Investor attitude means that the next financial crisis could be worse than 2007-09 in some ways.
Things are moving fast on the world political stage. Now, Islamic insurgents are threatening to overrun the elected government in Iraq. IF press report are correct, Iran and the US are on the same side of the fence, in the battle against Islamic insurgents. In the meantime, tensions in Asia between China and other nations has not simmered down. Vietnam and Philippines played soccer and volleyball in the disputed islands with China. China was not amused. Japan, in turn, was not amused that China was working on the Nanjing massacre being included in the UN list of atrocities. In addition, according to Bloomberg, Japan lodged a “strong” protest with China after a pair of its fighter jets flew within tens of meters of Japanese surveillance planes in the East China Sea, the second incident in less than a month.
China’s release of a white paper on the mainland’s control over Hong Kong, coming soon after the 25th anniversary of the Tiananmen Square protests celebrated with gusto in Hong Kong, has set the people of the Special Administrative Region on a collision course with the Chinese government. All these have taken Russia and Ukraine off the front pages for now. The American President has seen his domestic popularity-rating decline and these developments clearly indicate that many nations are vying to be one of the superpowers since America’s writ does not seem to be quite running large on many matters, these days.
China’s economic data might have improved a bit but it is hard to say that they are reliable and that they signal a sustained turnaround. Export growth was better than expected but export numbers in recent months have been swinging wildly. We do not know whether they are capital inflows or payments for exports. Further, better readings in official indices of Purchasing Managers’ Confidence both in manufacturing and non-manufacturing have been offset by disappointing readings in the same indices compiled and reported by HSBC PMI. In any case, the collapse in imports by China (-1.6 percent Y/Y in May) should keep alive concerns over real economic growth in China. The World Bank has downgraded China’s growth estimate for 2014 to 7.6 percent from 7.7 percent but, in the meantime, the International Monetary Fund (IMF) has urged China to target 7 percent growth for 2015 and continue with reforms and restructuring, as it began a new round of Article IV consultations with China.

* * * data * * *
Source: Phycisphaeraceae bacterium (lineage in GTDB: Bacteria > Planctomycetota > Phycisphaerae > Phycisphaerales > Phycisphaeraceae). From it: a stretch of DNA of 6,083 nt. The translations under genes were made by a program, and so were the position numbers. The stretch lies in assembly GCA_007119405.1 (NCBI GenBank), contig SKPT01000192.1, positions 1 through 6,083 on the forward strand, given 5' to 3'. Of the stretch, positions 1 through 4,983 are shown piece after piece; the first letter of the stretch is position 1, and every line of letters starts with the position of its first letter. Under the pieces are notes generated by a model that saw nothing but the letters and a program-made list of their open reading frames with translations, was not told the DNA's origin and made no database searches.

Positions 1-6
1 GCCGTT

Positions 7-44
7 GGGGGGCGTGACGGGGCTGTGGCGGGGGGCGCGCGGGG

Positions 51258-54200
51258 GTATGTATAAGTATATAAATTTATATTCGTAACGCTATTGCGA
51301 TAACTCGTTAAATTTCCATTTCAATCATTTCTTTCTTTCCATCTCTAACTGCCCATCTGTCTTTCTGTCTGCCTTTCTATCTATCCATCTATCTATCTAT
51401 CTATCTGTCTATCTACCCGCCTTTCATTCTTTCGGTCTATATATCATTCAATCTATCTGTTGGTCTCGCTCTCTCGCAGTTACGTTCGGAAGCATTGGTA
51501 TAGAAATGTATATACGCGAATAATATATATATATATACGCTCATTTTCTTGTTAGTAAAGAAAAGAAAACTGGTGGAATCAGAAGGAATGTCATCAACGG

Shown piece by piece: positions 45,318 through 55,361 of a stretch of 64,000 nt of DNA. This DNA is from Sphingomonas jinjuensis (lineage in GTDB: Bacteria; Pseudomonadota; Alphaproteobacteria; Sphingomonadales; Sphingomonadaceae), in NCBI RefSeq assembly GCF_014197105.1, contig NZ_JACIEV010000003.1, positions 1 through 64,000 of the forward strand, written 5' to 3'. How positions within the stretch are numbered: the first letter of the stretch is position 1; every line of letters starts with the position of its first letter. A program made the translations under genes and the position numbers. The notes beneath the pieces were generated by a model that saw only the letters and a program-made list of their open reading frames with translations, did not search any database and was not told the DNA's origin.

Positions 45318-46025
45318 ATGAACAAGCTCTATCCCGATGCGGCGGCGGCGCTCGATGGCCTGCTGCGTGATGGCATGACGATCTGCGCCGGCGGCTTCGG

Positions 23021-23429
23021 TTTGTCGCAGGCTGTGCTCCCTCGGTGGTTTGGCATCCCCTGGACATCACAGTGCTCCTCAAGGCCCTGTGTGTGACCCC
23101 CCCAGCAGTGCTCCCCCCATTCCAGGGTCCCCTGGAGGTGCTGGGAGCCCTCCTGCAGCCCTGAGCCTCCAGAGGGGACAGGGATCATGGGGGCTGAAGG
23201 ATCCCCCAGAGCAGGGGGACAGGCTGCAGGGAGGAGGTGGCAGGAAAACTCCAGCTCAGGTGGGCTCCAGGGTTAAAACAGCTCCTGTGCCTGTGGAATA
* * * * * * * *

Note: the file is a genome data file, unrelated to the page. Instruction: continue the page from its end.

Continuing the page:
Bankers who have lent money based on collateral of copper inventory in China are searching for them since, it appears that the borrower might have pledged them for multiple loans. It is an old trick in the book but 21st century banks do not seem to be immune to it. It reminds one of what one banker told Alastair Darling, the then Chancellor of the Exchequer in the UK in 2009 that henceforth they would lend only when they understood the risks involved! Evidently, they have not yet understood the risks involved in operating in China.